Swept CW signals (from 700 to 1800 MHz) were received inside six buildings of brick, corrugated sheet-metal, wood-frame, mobile-home, and reinforced concrete-wall construction. A transmitter antenna was mounted outdoors on top of an 18 m tower to simulate a satellite, and a linearly scanned directional receiver antenna was used to probe the spatial, spectral, and temporal variability of the signal indoors. Levels were found to have much structure in the spatial and frequency domain, but were relatively stable in time. Typically, people moving nearby produced variations of less than 0.5 dB, whereas a person blocking the transmission path produced fades of 6 to 10 dB. Severe losses (17.5 dB) were observed in the concrete-wall building, which also exhibited the longest multipath delays (>100 ns). Losses inside a mobile home were even larger (>20 dB) and were independent of antenna orientation. The power-frequency distortion increased with the logarithm of the bandwidth, but could be reduced by moving to a position of higher power. Only the losses showed a clear frequency dependence, but they could be mitigated by moving the antenna View full abstract»

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  • A waveguide transverse slot for array applications

    Page(s): 845 - 850
    Save to Project icon | Request Permissions | Click to expandQuick Abstract | PDF file iconPDF (352 KB)  

    The characteristics of a radiating rectangular transverse slot in a rectangular waveguide have been studied. A moment method solution is used with entire basis expansion and testing functions (Galerkin) including the effect of wall thickness. The results are presented in terms of normalized resistance and reactance versus slot length and frequency. Excellent agreement with a previous pulse basis solution is found, as well as with measured data. An array of resonantly spaced transverse slots radiates large grating lobes. A spatial filter using baffles to suppress the grating lobes is described, suppressed. The effect of the baffles on the transverse slot impedance is analyzed for the case of baffles with infinite height View full abstract»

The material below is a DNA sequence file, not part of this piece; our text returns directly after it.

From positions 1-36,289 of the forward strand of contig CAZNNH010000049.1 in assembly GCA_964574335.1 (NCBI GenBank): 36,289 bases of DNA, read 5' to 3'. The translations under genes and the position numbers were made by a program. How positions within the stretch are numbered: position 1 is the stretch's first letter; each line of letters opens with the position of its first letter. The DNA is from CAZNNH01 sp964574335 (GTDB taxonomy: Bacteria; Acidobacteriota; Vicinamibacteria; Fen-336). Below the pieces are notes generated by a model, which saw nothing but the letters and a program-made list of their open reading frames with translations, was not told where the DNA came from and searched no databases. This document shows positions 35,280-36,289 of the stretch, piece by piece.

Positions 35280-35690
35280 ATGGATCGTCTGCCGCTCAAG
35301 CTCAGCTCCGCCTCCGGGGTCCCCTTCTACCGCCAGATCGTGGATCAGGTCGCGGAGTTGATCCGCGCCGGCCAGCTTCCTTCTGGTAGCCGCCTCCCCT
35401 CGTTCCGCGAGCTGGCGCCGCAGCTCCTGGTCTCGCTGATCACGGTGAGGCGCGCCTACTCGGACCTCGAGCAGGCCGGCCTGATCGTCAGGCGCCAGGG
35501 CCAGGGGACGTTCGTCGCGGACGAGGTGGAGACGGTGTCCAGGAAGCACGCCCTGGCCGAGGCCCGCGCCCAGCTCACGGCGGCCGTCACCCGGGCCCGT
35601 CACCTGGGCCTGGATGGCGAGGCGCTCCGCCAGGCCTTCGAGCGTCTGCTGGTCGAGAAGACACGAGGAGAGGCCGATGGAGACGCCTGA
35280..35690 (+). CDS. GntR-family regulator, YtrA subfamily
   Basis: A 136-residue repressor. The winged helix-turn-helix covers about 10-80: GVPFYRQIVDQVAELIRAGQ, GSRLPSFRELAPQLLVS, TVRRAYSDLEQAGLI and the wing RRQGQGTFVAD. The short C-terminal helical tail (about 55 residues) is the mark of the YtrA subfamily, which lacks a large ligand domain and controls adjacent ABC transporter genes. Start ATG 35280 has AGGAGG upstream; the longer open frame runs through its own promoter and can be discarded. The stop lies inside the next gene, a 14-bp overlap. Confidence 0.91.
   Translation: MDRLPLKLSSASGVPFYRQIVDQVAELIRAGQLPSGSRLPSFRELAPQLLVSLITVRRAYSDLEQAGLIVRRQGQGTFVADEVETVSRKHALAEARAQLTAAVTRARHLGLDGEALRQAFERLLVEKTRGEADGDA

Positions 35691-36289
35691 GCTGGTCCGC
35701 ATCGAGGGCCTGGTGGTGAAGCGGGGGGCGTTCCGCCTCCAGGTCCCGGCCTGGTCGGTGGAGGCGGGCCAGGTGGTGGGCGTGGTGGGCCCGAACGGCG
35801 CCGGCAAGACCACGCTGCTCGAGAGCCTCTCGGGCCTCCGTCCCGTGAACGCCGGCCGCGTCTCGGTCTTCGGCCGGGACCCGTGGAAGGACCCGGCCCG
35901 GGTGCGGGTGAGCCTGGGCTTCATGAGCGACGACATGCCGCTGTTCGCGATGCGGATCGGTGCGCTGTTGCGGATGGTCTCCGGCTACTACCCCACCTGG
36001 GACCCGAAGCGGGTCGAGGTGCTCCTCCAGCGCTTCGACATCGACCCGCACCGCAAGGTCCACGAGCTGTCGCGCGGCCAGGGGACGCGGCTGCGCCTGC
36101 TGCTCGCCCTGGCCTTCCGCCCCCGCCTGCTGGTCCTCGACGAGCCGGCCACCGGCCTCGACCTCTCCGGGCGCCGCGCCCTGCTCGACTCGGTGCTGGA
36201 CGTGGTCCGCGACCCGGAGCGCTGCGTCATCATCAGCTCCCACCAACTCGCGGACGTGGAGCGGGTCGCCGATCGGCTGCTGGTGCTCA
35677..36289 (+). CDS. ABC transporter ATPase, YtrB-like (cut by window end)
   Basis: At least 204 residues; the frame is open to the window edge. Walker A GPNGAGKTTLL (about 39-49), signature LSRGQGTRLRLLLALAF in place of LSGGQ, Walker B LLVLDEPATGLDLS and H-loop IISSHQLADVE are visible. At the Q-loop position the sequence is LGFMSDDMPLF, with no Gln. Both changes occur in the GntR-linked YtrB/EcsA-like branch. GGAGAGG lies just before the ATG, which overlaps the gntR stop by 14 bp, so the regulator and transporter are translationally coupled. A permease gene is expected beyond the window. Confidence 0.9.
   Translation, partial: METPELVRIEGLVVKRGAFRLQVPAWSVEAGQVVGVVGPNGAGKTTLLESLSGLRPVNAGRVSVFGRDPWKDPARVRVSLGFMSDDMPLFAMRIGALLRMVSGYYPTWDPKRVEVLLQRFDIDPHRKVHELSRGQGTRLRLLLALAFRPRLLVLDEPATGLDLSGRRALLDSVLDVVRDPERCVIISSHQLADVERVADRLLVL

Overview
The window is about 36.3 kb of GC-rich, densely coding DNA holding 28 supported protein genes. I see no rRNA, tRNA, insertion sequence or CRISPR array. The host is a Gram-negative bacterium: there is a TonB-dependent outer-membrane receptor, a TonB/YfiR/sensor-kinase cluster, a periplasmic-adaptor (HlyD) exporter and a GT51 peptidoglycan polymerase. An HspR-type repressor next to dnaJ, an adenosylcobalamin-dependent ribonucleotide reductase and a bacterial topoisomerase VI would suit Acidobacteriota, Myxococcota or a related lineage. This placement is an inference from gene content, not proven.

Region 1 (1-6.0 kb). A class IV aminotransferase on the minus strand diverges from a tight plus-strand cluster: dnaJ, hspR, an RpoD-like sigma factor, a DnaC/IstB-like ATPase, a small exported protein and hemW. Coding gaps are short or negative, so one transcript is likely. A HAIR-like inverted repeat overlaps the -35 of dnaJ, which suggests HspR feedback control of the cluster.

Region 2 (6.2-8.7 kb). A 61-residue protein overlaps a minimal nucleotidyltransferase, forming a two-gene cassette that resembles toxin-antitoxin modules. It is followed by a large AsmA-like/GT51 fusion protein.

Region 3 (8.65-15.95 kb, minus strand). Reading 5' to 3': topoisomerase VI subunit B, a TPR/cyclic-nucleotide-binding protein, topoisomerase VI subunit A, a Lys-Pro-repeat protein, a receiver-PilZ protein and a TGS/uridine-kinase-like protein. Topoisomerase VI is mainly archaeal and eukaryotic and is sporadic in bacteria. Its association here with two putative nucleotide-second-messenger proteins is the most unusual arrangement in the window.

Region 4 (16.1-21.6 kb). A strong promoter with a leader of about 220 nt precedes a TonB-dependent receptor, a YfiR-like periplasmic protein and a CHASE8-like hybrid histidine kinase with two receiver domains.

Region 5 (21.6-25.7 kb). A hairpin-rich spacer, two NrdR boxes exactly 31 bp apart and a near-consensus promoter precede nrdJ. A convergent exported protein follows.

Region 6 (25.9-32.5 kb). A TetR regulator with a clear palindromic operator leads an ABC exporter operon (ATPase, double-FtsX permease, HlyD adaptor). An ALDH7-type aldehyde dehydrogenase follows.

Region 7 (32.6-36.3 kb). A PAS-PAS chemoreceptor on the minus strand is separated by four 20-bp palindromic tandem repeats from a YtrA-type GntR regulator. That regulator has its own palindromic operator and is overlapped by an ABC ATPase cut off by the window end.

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  • Calculation of Mueller matrices and polarization signatures for a slab of random medium using vector radiative transfer

    Page(s): 851 - 862
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    The Mueller matrix which characterizes a slab of random medium containing spherical particles is calculated by using the vector radiative transfer theory. The vector radiative transfer equation is solved for arbitrarily polarized incident waves. The background refractive index of the slab is allowed to be different from the surrounding media. The scattering specific intensities for four independent polarized incident waves are calculated and used to construct the Mueller matrix, which contains multiple scattering due to the randomly distributed particles governed by the vector radiative transfer theory. The calculated are found to be symmetrical, and there are eight nonvanishing matrix elements. Polarization signatures are obtained in the backscattering direction from the Mueller matrix of the reflection side View full abstract»

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  • A novel ray tracing on general paraboloids of revolution for UTD applications

    Page(s): 934 - 939
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    Analytical expressions have been obtained for the ray-geometry parameters on the general paraboloid of revolution (GPOR) using a novel technique known as the geodesic constant method. These ray parameters are in a one-parameter form and can be readily employed in high-frequency EM antenna scattering problems. As an example, the uniform theory of diffraction (UTD) mutual admittance results are presented for two antennas located on the GPOR arbitrarily, in three dimensions View full abstract»

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  • A practical tropospheric scatter model using the parabolic equation

    Page(s): 905 - 909
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    A simple method that accounts for tropospheric scatter using the parabolic equation portion of the radio physical optics (RPO) model is described. RPO is a hybrid propagation model that combines ray-optics and parabolic-equation methods to assess realistic range-dependent tropospheric effects at frequencies from 100 MHz to 20 GHz. A semiempirical scatter model adds a random refractive-index fluctuation to the mean refractive-index value at each height considered by the parabolic equation method. The results of this scatter model are compared with those of another scatter model and with a few sample radio measurements View full abstract»

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  • Scattering from conducting open cavities by generalized ray expansion (GRE)

    Page(s): 989 - 992
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    The problem of electromagnetic scattering by metallic open cavities is addressed here using a generalized ray expansion (GRE) method. The wave coupled into the cavity is modeled as a combination of a number of spherical waves, the propagation of such waves being described in terms of geometrical optics. A brief description of the method including some details about aperture discretization as well as results for three-dimensional problems such as circular and rectangular cross-section cavities are presented. The GRE method gives results that agree well with those of modal analysis and allow, like ray methods, for greater flexibility in geometric modeling. Furthermore, the ray-tracing process must be done only once for different incident waves, so its computational cost is lower than that of the classic ray methods, where the incoming wave is described as a different bundle of parallel rays for each direction of incidence View full abstract»